A touring production of “Cabaret” comes to Shea’s Performing Arts Center on April 25. (Photo by Joan Marcus.)

So you've heard that Buffalo has a busy theater scene.

You've seen the digital marquee at Shea's Performing Arts Center. You've watched the news stories about Curtain Up. Maybe you even have a friend of a friend who performs. But, for some reason, you haven't bought a ticket.

If you were waiting for the right opportunity, that opportunity has arrived.

During the next week, Buffalo's hyperactive theater industry will open six shows, one for every taste. If you're into musicals, you can take your pick among a Kander & Ebb masterpiece, a Stephen Schwartz classic and a jukebox show directed at music lovers who think they don't like musicals. More of a straight-play person? No problem. Check out an original play by a Buffalo theater veteran, a classic import from the United Kingdom or a feel-good story fit for the Hallmark channel.

Here's a look at what's on.

"Million Dollar Quartet," April 19 to May 21 in MusicalFare Theatre, 4380 Main St., Amherst.

Based on a legendary Memphis recording session featuring Elvis Presley, Johnny Cash, Carl Perkins and Jerry Lee Lewis, this show guides audiences on a tour of the '50s most popular music. MusicalFare's production, directed by Randall Kramer, features many of Buffalo's most active musicians. Among the cast is Brandon Barry and Joseph Donohue III, of the now-disbanded Albrights, along with Andrew J. Riemers, Dave Siegfried, Brian McMahon, Jeffrey Coyle, Steve Copps and Arianne Davidow. Tickets are $43. Call 839-8539 or visit musicalfare.com.

"I'm Fine," April 20 to May 13 in Alleyway Theatre, 1 Curtain Up Alley.

The protagonist of Alleyway Theatre founder Neal Radice's new play, a middle-aged widower reeling from his wife's death, is decidedly not fine. Radice was inspired to write this by Alleyway board member Herb Knoll, who wrote the book "The Widower's Journey" about his  experiences recovering from loss. He linked Knoll's story to that of his own father, Radice wrote in a release about the play, and "the connection with him seemed to build a bridge to the insights I needed to step into the work.” The production stars Ray Boutcher. Tickets are $14 to $25. Call 852-2600 or visit alleyway.com.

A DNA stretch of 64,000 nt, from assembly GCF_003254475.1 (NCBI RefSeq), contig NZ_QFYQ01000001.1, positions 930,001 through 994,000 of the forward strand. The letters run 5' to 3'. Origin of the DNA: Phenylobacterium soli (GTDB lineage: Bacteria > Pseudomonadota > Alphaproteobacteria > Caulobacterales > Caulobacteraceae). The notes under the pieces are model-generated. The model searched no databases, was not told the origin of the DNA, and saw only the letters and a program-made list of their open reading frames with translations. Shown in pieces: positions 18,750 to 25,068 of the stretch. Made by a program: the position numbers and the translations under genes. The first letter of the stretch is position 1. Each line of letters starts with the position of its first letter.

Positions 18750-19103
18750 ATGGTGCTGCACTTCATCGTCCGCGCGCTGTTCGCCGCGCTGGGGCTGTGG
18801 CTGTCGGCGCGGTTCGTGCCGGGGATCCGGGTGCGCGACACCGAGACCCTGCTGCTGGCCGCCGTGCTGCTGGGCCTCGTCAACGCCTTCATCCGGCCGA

"The Cemetery Club," April 20 to May 21 in the Park School, 4625 Harlem Road, Snyder.

Continuing on the theme of "I'm Fine," O'Connell and Company's production of this 1990 play by Ivan Menchell centers on the lives of a group of widows coming to terms with a new reality. With a "Golden Girls" tinge, the play features Anne Gayley, Joy Scime and Constance Caldwell as a trio of widows who meet monthly for tea before traveling to the cemetery to visit their husband's graves. Sounds grim, but a release from the company promises a story both "hilarious and touching." Tickets are $30. Call 848-0800 or visit occonnellandcompany.com.

"The Winslow Boy," April 21 to May 14 in the Andrews Theatre, 625 Main St.

A wrongful accusation threatens to destroy the life of a young naval cadet in this 1946 play by Terence Rattigan based on a real incident. The Irish Classical Theatre Company's production stars Collan Zimmerman as the cadet and Matt Witten as the high-profile barrister who defends him. Brian Cavanagh directs. Tickets are $45. Call 853-4282 or visit irishclassicaltheatre.com.

"Godspell," April 21 to May 7 in the Lancaster Opera House, 21 Central Ave., Lancaster.

Beloved by college and high school drama clubs the world over, Stephen Schwartz's take on the Gospel of Matthew smacks of the '70s in all the right ways. The show promises "messages of kindness, tolerance, and love," all packaged in Schwartz's highly hummable melodies. The production will feature a "multimedia" take on the show, with innovative direction by Kevin Leary and a cast featuring many up-and-coming local performers. Tickets are $10 to $30. Call 683-1776 or visit lancopera.org.

"Cabaret," April 25 to 30 in Shea's Performing Arts Center, 646 Main St.

John Kander and Fred Ebb's much-revived show from 1966 takes audiences on a dark journey into the heart of Weimar Germany. Focused on the outrageous cabaret performer Sally Bowles and the British writer Cliff Bradshaw, this 50th anniversary tour of the show is based on the acclaimed revival co-directed by Sam Mendes and Rob Marshall. It stars Leigh Ann Larkin as Sally, Benjamin Eakley as Cliff and Jon Peterson as the emcee. Tickets are $30 to $60. Call 847-0850 or visit sheas.org.

email: cdabkowski@buffnews.com

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